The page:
COVID-19 Has Lessons for Oncology Clinical Trials

April 5, 2021

The coronavirus disease 2019 pandemic required that investigators, sponsors, and regulators adapt clinical trials to prioritize the safety of patients. Now momentum is gathering to make permanent the flexibilities introduced in regulations and procedures to improve access to clinical trials for patients with cancer.

The coronavirus disease 2019 (COVID-19) pandemic required that investigators, sponsors, and regulators adapt clinical trials to prioritize the safety of patients. Now momentum is gathering to make permanent the flexibilities introduced in regulations and procedures to improve access to clinical trials for patients with cancer.

“Things that had been suggested prior to the pandemic to make trials less bureaucratic and easier for patients were seen as not possible. What we learned [during the] pandemic is that a lot of these [changes were] incredibly possible and, in fact, happened almost overnight,” said Nathan A. Pennell, MD, PhD, an associate professor in the Department of Medicine and director of the Lung Cancer Medical Oncology Program at the Taussig Cancer Institute of Cleveland Clinic in Ohio.

For example, Pennell said patients in clinical trials could be seen in their homes through telemedicine and have their medications shipped to them. Patients could have scans and blood work performed at local centers instead of at the trial sites. “The majority of what was done to add flexibility to research during the pandemic should essentially continue,” he said in an interview. “We were focusing on changes to the protocols or issues that were most important to the safety of the patients or whether it actually would affect the outcome of the trials.”

The speed that the regulatory agencies showed during the COVID-19 pandemic was unprecedented, and this kind of acceleration is what the medical oncology community is asking for, said Cristina Oliva, vice president of Oncology and head of the Oncology Centre of Excellence at IQVIA in London, England.

She said some changes that COVID-19 triggered are likely here to stay, including simplifying clinical trials, streamlining procedures, reducing the patient and site burden, and improving the institutional review board approval process.

“During the pandemic, investigators had to prioritize which studies to keep open,” Oliva said in an interview. “Their thought process was to prioritize the innovative therapies that could provide real benefit to patients.”

Oliva said oncology drug development can be streamlined through close collaboration, cross-functional approaches, and innovative trials designs. “Additionally, innovative technologies created virtual solutions. They’ve been used perhaps for the very first time in such magnitude during the COVID-19 vaccine development.”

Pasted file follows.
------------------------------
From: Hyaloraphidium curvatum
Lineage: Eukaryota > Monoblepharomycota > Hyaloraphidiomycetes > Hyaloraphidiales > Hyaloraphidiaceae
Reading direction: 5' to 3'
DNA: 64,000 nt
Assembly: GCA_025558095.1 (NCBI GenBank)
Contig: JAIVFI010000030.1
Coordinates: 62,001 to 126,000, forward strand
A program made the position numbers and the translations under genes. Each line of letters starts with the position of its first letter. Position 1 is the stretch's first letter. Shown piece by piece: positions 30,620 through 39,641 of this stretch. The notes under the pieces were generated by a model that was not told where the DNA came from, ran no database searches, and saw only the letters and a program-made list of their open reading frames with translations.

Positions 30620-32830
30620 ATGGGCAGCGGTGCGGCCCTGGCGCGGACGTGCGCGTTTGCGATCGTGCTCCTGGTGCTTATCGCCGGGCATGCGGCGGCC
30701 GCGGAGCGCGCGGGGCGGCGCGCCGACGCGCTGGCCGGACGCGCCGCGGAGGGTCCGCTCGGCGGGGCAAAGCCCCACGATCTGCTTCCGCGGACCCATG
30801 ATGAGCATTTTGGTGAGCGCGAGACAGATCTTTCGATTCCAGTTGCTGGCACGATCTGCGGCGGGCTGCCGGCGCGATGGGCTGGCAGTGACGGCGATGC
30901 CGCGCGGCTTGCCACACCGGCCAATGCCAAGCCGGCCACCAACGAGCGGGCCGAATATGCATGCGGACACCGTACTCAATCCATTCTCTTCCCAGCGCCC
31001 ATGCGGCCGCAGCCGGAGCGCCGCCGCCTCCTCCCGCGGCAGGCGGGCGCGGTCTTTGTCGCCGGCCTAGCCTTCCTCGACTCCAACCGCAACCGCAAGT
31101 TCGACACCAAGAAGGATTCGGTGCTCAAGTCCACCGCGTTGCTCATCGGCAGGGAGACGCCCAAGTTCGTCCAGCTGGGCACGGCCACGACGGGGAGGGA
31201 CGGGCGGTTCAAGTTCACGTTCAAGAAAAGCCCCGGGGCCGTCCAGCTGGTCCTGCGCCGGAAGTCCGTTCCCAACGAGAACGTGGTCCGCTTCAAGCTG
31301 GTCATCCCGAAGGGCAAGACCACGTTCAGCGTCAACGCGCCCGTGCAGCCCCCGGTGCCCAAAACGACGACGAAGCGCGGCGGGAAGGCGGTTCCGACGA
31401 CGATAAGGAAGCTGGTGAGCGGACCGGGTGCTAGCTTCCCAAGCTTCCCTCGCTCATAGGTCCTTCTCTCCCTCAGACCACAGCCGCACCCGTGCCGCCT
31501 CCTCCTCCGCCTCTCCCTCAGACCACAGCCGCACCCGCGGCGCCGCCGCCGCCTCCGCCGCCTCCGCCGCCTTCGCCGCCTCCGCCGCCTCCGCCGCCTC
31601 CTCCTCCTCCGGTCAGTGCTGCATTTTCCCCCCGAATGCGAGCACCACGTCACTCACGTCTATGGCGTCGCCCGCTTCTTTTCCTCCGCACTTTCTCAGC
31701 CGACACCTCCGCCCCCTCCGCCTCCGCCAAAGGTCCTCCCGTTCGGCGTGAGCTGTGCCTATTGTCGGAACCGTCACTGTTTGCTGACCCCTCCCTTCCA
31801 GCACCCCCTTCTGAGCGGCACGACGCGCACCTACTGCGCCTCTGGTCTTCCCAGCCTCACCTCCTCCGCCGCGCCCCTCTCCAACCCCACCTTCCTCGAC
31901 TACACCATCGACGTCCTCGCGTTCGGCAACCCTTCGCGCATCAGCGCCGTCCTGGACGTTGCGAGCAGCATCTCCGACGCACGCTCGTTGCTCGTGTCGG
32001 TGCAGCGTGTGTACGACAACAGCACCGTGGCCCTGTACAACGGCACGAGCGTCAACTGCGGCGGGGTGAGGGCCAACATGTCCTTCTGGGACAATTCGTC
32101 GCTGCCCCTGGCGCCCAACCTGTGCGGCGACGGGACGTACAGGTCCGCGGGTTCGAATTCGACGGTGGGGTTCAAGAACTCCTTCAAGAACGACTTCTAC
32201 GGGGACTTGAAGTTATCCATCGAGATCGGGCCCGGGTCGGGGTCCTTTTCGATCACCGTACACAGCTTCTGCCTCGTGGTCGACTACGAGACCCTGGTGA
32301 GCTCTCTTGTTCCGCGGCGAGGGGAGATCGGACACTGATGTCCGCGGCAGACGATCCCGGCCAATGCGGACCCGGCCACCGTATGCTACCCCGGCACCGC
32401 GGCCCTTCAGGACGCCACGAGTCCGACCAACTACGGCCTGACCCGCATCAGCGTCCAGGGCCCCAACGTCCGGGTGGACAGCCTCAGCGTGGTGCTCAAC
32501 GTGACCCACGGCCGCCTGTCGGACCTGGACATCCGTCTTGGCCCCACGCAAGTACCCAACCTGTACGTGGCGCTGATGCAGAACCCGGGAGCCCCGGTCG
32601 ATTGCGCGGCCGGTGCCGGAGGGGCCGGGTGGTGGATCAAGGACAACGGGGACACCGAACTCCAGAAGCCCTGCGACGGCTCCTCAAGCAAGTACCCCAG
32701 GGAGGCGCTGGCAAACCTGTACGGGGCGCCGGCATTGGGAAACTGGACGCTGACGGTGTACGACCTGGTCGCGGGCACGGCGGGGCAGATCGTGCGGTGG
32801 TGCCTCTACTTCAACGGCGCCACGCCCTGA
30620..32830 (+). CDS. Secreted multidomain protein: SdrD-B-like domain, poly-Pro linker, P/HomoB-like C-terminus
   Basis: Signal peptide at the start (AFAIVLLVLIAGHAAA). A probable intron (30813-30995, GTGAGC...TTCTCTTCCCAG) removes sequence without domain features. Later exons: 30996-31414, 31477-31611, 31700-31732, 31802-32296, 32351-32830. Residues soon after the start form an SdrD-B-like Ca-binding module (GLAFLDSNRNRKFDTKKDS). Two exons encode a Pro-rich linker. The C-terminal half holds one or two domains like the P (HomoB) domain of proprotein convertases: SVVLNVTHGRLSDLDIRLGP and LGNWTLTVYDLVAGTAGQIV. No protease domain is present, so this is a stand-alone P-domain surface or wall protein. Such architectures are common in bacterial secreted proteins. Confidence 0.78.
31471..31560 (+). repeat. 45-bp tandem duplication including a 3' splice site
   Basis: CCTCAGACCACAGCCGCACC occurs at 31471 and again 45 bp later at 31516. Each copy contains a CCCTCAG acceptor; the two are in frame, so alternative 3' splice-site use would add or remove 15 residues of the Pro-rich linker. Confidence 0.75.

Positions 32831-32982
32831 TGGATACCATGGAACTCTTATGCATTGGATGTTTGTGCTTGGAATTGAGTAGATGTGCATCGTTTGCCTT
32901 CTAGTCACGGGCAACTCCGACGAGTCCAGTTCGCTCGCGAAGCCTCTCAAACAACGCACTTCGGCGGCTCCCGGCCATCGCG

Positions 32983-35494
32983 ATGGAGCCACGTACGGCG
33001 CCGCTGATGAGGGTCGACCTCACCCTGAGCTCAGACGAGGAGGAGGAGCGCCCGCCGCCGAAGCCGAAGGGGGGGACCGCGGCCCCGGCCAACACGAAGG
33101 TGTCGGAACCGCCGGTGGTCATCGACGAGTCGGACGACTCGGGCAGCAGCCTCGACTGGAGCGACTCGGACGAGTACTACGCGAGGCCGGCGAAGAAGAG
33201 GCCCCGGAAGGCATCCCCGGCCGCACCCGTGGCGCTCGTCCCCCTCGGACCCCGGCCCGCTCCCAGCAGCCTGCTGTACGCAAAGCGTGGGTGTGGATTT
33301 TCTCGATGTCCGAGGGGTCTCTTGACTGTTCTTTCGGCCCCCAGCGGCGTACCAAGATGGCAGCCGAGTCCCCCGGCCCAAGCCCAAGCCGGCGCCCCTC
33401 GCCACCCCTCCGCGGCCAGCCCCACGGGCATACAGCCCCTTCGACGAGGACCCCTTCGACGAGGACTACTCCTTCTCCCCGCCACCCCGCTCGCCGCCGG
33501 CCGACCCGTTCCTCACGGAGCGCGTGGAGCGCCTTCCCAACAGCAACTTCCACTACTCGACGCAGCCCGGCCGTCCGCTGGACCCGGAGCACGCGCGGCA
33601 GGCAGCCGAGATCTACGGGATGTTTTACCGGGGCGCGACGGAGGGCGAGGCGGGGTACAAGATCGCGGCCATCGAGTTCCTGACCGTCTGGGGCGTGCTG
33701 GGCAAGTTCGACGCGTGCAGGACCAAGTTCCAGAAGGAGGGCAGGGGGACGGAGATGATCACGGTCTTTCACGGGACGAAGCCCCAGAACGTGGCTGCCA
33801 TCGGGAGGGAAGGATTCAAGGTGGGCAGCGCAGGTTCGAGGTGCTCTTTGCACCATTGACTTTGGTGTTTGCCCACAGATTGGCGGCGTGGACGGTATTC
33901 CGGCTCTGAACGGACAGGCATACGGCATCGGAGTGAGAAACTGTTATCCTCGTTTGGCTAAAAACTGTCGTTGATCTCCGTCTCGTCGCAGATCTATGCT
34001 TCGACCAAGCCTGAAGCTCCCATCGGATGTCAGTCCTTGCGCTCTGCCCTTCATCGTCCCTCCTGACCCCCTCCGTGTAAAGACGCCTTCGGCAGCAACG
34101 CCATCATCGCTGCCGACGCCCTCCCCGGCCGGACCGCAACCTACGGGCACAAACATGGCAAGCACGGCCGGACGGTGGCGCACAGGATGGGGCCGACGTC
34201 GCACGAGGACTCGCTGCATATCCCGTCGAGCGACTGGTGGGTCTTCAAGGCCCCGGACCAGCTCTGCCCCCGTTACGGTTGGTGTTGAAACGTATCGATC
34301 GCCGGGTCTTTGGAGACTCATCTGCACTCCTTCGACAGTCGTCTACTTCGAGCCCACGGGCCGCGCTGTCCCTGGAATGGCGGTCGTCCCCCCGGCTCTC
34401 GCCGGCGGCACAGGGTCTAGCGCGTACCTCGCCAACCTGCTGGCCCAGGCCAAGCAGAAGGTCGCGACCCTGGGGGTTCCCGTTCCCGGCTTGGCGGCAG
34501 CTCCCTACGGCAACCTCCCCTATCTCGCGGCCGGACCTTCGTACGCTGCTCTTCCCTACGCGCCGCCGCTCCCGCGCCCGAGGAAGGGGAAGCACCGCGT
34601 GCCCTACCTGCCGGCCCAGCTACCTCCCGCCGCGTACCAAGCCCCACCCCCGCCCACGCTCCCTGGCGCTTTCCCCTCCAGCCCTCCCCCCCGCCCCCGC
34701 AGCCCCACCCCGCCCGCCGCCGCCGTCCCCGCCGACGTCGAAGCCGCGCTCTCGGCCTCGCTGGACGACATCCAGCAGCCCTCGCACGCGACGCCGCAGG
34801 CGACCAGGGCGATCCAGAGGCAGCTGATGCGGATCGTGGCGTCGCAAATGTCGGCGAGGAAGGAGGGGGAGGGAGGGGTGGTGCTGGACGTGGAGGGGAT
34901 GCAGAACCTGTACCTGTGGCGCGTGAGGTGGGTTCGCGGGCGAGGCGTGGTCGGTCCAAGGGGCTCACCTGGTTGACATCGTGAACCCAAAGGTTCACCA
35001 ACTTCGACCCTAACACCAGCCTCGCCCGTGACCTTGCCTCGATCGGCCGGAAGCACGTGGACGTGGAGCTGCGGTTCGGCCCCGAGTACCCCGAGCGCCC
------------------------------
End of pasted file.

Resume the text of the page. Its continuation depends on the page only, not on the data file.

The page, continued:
The American Society of Clinical Oncology’s (ASCO) Road to Recovery Task Force, which Pennell chaired, recommended in January 2021 that permanent changes be made to processes to make oncology trials more accessible, efficient, and less costly.1 The recommendations center on 5 goals that focus on the efficiency of clinical trials and reducing the burdens on patients and trial sites. (Box.)

“Clinical trials should be designed specifically so that patients can enroll from wherever they are, they should be able to have assessments of patient-reported outcomes and quality of life done virtually, and they should be able to sign consent forms virtually,” Pennell said. “We can do financial transactions and buy a house using electronic signatures, but in order to sign consent for a clinical trial, patients have to get back in a car and drive to the site to sign on paper.”

Pennell said ASCO’s recommendations are the first step in the process of making trials less bureaucratic and more accessible to everyone. Over the next year, he said more concrete proposals will likely be put forward.

Box. ASCO’s Goals for Oncology Research Post–COVID-19

  1. Ensure that clinical research is accessible, affordable, and equitable. Research procedures during the pandemic have become more patient-centric, with remote or virtual consent with e-signatures, patient assessments, laboratory testing, and imaging at local centers, and collection of research-only biospecimens.
  2. Design more pragmatic and efficient clinical trials. Adaptive trial designs can improve study efficiency. Master protocols can be written to allow participants to potentially qualify for several arms. Common control groups can decrease the number of participants assigned to control treatments across studies. Minimizing data collection on patients with long-term follow-up decreases the burden on research sites.
  3. Minimize administrative and regulatory burdens on research sites. Allow virtual and flexible options for site selection, and study start-up and implementation, documentation and signatures, and study monitoring. Widespread adoption of common, centralized, and interoperable technology platforms would streamline research administration.
  4. Recruit, retain, and support a well-trained clinical research workforce. Enhanced cross-training of research teams would facilitate staff coverage during such disruption, as well as increase the efficiency of research, protect the quality of study conduct, and allow clinical investigators and research staff to move between studies.
  5. Promote appropriate oversight and review of clinical trial conduct and results. Reviews by central institutional review boards would improve the efficiency of study oversight and reduce costs by eliminating the review of the same study by multiple institutions.

Reference

Pennell NA, Dillmon M, Levit LA, et al. American Society of Clinical Oncology Road to Recovery Report: learning from the COVID-19 experience to improve clinical research and cancer care. J Clin Oncol. 2021;39(2):155-169. doi:10.1200/JCO.20.02953


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